Noitom’s Multi-User VR Platform, Project Alice, Among Most Lauded Presentations at the 2016 Silicon Valley Virtual Reality Conference

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The interactive Project Alice demo gave attendees of SVVR the opportunity to experience a complete VR solution for B2B that delivers high quality, immersive environments.

Dr. Tristan Dai, CTO of Noitom and creator of Project Alice at SVVR 2016.

Dr. Tristan Dai, CTO of Noitom and creator of Project Alice at SVVR 2016.

As VR technology continues to expand beyond just gaming, a concept such as Project Alice can play an integral part in the future of VR for the commercial industry.

Project Alice, the newest product from leading motion capture company, Noitom, was among the most well-received booths at this year’s Silicon Valley Virtual Reality Conference and Expo in San Jose, where attendees lined up all week to experience the multi-user, low latency, interactive, virtual reality setup developed for the commercial market.

During the three-day conference, which ended last Friday, attendees that signed up for demo sessions at the Project Alice booth were allowed to enter up to four at a time where they were then led through the immersive demo by a member of the Noitom team. Participants were given a HMD and a hand-held controller before being taken into various virtual scenarios that they had the capability of moving through while interacting with each other as well as with several real-world objects that were tracked within the virtual world. Interactive experiences within Project Alice included blowing balloons, shooting lasers and throwing objects. Sessions booked up quickly as attendees of the conference spread the word about the dynamic demo which was among the most popular of the conference.

“For us, SVVR is by far the best event of its kind for the VR industry and we are very happy to have had the chance to take part in it,” says Dr. Tristan Dai, CTO of Noitom and creator of Project Alice. “As VR technology continues to expand beyond just gaming, a concept such as Project Alice can play an integral part in the future of VR for the commercial industry. With this multi-faceted platform, businesses have a complete simulation and virtual training solution that delivers high quality, immersive environments at reasonable costs. SVVR provides the perfect setting for introducing a platform such as Project Alice.”

SVVR, the annual conference that caters to professionals within the VR industry, had many attendees who were eager to try the Project Alice demo which offered body and hand tracking in VR—an exciting concept for many.

Project Alice is unique in that it utilizes IMU sensors—the same technology that is part of their Perception Neuron motion capture system—and optical cameras to capture the motion of the users and objects. By combining the two elements, Project Alice can offer multiple-user interaction capability, precise and low-latency hybrid tracking of HMD and physical objects, and a large dimension space. The use of IMU sensors reduces the number of expensive cameras that are needed for the capture, thus making it more cost-effective. This combination of IMU sensors and optical cameras also allow Project Alice to function with zero occlusion and precise accuracy.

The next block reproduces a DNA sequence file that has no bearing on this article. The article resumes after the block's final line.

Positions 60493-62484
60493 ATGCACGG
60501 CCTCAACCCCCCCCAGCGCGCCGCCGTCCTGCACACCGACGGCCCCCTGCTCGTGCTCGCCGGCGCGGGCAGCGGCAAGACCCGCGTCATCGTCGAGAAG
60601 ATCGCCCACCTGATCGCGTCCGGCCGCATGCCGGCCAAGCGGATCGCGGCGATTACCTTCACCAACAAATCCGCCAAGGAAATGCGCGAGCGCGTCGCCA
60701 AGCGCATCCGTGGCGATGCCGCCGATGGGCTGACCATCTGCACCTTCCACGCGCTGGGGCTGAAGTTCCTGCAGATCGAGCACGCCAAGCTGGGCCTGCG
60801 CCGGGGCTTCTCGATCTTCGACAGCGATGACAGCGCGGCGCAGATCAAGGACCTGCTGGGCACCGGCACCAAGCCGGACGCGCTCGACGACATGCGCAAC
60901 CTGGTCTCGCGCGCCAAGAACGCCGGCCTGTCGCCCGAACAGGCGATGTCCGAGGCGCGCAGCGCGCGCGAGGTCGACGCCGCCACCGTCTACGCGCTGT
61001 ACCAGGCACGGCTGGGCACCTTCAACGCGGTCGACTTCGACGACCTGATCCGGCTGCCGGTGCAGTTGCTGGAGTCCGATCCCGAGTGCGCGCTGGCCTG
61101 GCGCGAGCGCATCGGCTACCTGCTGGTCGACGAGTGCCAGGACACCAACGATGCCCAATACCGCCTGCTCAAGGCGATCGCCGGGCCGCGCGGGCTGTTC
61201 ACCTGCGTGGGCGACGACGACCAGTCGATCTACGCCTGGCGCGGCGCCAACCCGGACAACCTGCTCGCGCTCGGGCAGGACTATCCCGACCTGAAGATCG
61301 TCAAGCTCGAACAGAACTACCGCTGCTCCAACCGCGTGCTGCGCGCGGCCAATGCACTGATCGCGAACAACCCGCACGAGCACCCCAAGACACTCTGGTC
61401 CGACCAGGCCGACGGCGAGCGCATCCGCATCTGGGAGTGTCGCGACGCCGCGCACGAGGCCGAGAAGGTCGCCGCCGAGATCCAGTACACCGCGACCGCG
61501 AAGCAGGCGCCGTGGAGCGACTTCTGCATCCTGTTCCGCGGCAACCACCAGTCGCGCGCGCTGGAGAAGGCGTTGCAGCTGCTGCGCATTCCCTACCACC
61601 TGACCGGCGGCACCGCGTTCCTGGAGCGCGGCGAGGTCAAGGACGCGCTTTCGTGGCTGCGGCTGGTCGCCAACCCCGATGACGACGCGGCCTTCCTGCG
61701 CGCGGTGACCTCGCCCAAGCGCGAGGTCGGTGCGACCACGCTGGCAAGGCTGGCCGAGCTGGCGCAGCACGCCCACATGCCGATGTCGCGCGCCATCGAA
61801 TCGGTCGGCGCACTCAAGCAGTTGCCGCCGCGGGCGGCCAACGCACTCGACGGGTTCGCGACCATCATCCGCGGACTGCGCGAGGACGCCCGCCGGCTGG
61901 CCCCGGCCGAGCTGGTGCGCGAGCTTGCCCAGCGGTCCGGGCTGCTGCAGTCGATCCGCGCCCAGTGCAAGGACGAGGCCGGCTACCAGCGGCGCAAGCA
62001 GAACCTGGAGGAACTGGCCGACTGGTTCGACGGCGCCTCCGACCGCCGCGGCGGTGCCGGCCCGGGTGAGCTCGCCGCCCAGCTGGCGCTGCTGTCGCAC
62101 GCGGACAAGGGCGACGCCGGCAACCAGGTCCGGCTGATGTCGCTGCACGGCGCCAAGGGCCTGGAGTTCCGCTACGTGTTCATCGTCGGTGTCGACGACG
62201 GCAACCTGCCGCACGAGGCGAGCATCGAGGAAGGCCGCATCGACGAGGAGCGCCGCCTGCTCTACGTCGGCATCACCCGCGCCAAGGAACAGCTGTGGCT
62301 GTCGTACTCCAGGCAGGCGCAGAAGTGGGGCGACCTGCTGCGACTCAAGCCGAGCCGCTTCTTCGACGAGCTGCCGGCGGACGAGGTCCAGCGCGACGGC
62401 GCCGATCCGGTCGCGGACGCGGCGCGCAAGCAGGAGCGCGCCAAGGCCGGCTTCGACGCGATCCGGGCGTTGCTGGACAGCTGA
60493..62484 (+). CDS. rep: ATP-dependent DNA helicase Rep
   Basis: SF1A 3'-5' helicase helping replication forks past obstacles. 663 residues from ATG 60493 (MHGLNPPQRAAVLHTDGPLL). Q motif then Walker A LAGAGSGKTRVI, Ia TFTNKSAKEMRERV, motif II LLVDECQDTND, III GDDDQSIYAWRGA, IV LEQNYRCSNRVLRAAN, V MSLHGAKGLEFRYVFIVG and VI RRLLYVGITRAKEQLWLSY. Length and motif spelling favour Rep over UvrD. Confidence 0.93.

“We have four key areas that we focus on with Project Alice,” says Roch Nakajima, director of international marketing for Noitom. "Low latency, multi-user, large space, and low cost.” With a price tag ranging from $80,000 to $100,000, Project Alice is not intended for consumers, but due to the use of IMU sensors, Noitom can undercut the price of similar commercial motion capture setups running upwards of $200,000.

“For that price, customers will get the 30×30 multiplayer VR experience that includes: about 8 cameras (depending on the scope), all of the servers and computers, five high-end VR headsets, Noitom’s custom motion tracking elements, and 10 proprietary controllers.”

Noitom garnered substantial press coverage for Project Alice at SVVR, including from publications such as UploadVR and the Silicon Valley Business Journal.

Project Alice is being developed in association with several global partners. Hardware support is being provided by global PC leader Lenovo and graphics processor powerhouse NVIDIA. Software and content support is being developed in cooperation with Chinese media giant Alpha Animation, Swiss VR house Kenzan Studios and mobile phone technology innovator Smartisan.

Prices and tracking equipment for Project Alice can vary depending on the customer’s specific needs. Noitom expects to install its first US Project Alice system by the end of Q4 2016.

To learn more about Noitom, visit For inquiries about Project Alice, please email alice(at)noitom(dot)com

Founded in 2011, Noitom Ltd. works with a team of dedicated engineers who develop world-class motion capture technology for consumer and industrial markets through the integration of MEMS sensors, pattern recognition, human kinetics and wireless transmission. Noitom is an international leader in innovative technology for use in animation, film, medical applications, robotics and gaming. Noitom is headquartered in Beijing with affiliate offices in Shanghai and Shenzhen. The company also has two US offices located in Miami and Scottsdale. For further information about Noitom and its services, please visit, For general inquiries, please email info(at)noitom(dot)com.

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Susy Ferrer
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